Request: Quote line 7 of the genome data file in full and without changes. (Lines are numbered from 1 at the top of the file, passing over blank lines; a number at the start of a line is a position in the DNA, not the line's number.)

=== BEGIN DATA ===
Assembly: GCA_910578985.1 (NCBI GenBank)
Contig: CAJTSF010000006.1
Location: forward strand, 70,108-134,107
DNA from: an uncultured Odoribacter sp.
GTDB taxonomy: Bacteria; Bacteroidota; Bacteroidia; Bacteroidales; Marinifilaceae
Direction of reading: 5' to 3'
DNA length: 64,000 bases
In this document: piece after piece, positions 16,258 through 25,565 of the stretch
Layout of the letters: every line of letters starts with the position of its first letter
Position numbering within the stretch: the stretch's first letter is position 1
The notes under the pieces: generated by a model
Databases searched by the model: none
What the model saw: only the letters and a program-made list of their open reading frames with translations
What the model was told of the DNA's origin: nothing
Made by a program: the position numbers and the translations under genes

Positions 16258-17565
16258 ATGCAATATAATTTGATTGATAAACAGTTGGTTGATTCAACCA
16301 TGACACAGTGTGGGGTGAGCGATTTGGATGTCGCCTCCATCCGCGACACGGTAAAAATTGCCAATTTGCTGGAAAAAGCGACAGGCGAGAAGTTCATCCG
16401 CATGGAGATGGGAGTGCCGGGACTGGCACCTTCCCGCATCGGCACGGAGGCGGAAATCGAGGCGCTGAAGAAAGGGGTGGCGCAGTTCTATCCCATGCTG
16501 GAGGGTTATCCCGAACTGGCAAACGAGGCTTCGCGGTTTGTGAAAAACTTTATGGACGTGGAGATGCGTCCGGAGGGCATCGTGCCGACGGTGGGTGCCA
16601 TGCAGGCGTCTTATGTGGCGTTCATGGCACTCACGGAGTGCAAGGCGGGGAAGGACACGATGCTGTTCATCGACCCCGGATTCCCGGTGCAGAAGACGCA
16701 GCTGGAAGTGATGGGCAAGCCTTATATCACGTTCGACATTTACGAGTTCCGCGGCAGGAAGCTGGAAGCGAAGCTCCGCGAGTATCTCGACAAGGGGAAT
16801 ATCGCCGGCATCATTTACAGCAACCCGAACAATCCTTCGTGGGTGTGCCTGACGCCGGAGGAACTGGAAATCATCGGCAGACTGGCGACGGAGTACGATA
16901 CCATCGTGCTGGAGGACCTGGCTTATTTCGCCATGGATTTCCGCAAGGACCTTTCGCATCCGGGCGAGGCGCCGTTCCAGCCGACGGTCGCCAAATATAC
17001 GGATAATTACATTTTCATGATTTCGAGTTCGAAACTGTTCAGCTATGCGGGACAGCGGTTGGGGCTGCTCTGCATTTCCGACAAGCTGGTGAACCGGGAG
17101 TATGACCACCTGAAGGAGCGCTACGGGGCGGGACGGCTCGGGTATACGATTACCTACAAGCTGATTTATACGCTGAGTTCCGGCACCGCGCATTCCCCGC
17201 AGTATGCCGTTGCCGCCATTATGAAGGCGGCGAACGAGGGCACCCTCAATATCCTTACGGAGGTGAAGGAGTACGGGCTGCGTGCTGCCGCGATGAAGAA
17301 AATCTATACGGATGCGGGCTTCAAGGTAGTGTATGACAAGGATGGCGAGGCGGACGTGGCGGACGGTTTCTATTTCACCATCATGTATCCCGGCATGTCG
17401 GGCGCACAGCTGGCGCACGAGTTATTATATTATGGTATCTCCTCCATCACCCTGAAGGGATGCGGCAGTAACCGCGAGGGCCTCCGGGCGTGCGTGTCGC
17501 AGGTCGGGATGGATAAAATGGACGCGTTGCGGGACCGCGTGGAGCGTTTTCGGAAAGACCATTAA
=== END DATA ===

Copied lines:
DNA length: 64,000 bases